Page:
The DA's office removed 11 qualified Black jurors from the pool during Mumia's trial. That left just two African-American jurors and 10 white jurors. Mumia has claimed from the beginning of his trial that the DA's office intentionally removed Black people from the jury. The McMahon video shows that excluding Black people from juries was the policy of the DA's office. As Mumia's attorneys have pointed out, for this reason alone Mumia should be granted a new trial. And it is outrageous that the Pennsylvania Supreme Court denied this hearing--and didn't even bother to give any reason!

The actions of the Pennsylvania Supreme Court indicate they will deny Mumia's appeal unless there is widespread, intense protest of many kinds across the country and around the world. At every point, they have sent Mumia's case back to Judge Sabo--who has presided over every step of this blatant railroad. They have refused defense appeals to order Sabo to grant discovery motions so that secret papers held by the DA's office are turned over. The Pennsylvania Supreme Court and the power structure must be put in a position where they feel they have to grant Mumia a new trial. This can only happen if the movement for Mumia becomes even more broad, diverse and determined.

A line has to be drawn by everyone now on the case of Mumia Abu-Jamal. Governor Ridge has stated he will sign another death warrant immediately if the Pennsylvania Supreme Court rules against Mumia. We cannot let this brother be murdered by the authorities for a crime he did not commit. We cannot wait until Mumia's appeal gets to the federal courts. The government has passed laws that limit appeals on the federal level. And the Anti-Terrorism and Effective Death Penalty Act of 1996 says that state court judge's rulings are "presumed correct" by federal courts--which means the federal courts could refuse to challenge any of Judge Sabo's findings.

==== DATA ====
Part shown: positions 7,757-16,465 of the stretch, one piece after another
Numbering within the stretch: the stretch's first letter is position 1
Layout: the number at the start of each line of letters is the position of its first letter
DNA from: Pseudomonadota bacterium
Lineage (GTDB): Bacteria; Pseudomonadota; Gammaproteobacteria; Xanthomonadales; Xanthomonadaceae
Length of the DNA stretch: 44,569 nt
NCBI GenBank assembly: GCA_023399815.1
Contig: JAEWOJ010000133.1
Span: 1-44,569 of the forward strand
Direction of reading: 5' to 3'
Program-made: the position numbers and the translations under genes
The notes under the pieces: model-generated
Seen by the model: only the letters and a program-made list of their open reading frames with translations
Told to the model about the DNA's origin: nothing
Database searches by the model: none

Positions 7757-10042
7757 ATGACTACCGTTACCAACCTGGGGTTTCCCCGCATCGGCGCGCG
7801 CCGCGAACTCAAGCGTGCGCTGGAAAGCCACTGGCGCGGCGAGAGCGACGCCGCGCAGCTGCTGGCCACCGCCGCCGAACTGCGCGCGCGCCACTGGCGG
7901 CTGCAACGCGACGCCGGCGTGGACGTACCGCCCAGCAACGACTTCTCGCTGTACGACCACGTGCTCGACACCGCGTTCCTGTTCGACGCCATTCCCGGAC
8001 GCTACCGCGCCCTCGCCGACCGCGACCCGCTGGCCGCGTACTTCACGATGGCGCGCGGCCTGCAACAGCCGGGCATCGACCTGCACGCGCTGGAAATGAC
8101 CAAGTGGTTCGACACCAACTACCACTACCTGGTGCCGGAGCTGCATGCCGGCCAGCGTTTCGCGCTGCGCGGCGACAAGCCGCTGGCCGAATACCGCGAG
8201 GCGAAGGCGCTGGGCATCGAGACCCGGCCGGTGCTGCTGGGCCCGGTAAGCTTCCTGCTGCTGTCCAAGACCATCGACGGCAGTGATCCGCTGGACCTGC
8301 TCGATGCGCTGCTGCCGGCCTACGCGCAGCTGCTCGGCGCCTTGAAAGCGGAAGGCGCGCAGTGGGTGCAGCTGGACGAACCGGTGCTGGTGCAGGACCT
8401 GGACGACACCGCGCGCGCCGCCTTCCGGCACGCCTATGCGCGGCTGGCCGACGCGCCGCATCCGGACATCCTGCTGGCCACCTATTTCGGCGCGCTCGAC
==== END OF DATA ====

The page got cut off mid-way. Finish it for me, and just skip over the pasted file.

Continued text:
The evidence continues to mount in Mumia's case, showing that a profound injustice has taken place. The new revelations about the connections between the frame-up of Mumia and police corruption in Philadelphia show that this is much more than just the story of one man. The railroad of Mumia concentrates the way Black people are routinely mistreated by the police, the courts, the prisons, the the whole system in this country.

The railroad of Mumia reveals how the U.S. government deals with political opponents--especially revolutionaries whose voices connect with those at the bottom of society. A climate is being manufactured that demands more prisons, more punishment and speedier executions. For all who want to defeat this police-state tide, the struggle to free Mumia and other prisoners is a key battlefront.

International Concerned Family and Friends has called for people to come to Philadelphia and demonstrate at the June 26 hearing at 9:00 a.m. on Filbert & Juniper Streets on the northeast corner of City Hall. Concerned Family and Friends is also planning a demonstration and conference in Philly on July 4-5. For more information call (215) 476-8812.

Free Mumia Abu-Jamal!